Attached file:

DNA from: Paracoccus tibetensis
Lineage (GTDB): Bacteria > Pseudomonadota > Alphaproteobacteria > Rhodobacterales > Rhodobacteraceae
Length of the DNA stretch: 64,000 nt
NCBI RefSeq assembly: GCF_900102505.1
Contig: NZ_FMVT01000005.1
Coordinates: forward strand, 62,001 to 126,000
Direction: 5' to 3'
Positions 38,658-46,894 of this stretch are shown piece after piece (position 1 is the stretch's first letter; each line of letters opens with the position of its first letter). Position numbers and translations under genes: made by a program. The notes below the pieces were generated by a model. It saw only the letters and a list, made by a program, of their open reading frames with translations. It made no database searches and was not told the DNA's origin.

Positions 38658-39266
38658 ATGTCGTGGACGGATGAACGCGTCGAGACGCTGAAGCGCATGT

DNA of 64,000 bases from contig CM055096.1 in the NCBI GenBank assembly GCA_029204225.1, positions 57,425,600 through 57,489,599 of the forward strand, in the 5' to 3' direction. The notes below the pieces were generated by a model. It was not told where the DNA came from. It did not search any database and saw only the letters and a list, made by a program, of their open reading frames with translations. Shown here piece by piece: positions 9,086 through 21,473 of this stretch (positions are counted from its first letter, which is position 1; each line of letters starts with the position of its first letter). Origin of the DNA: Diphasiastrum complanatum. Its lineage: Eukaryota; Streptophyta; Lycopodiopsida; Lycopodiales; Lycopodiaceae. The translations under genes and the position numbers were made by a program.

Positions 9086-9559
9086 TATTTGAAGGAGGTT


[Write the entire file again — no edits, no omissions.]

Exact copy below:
DNA from: Paracoccus tibetensis
Lineage (GTDB): Bacteria > Pseudomonadota > Alphaproteobacteria > Rhodobacterales > Rhodobacteraceae
Length of the DNA stretch: 64,000 nt
NCBI RefSeq assembly: GCF_900102505.1
Contig: NZ_FMVT01000005.1
Coordinates: forward strand, 62,001 to 126,000
Direction: 5' to 3'
Positions 38,658-46,894 of this stretch are shown piece after piece (position 1 is the stretch's first letter; each line of letters opens with the position of its first letter). Position numbers and translations under genes: made by a program. The notes below the pieces were generated by a model. It saw only the letters and a list, made by a program, of their open reading frames with translations. It made no database searches and was not told the DNA's origin.

Positions 38658-39266
38658 ATGTCGTGGACGGATGAACGCGTCGAGACGCTGAAGCGCATGT

DNA of 64,000 bases from contig CM055096.1 in the NCBI GenBank assembly GCA_029204225.1, positions 57,425,600 through 57,489,599 of the forward strand, in the 5' to 3' direction. The notes below the pieces were generated by a model. It was not told where the DNA came from. It did not search any database and saw only the letters and a list, made by a program, of their open reading frames with translations. Shown here piece by piece: positions 9,086 through 21,473 of this stretch (positions are counted from its first letter, which is position 1; each line of letters starts with the position of its first letter). Origin of the DNA: Diphasiastrum complanatum. Its lineage: Eukaryota; Streptophyta; Lycopodiopsida; Lycopodiales; Lycopodiaceae. The translations under genes and the position numbers were made by a program.

Positions 9086-9559
9086 TATTTGAAGGAGGTT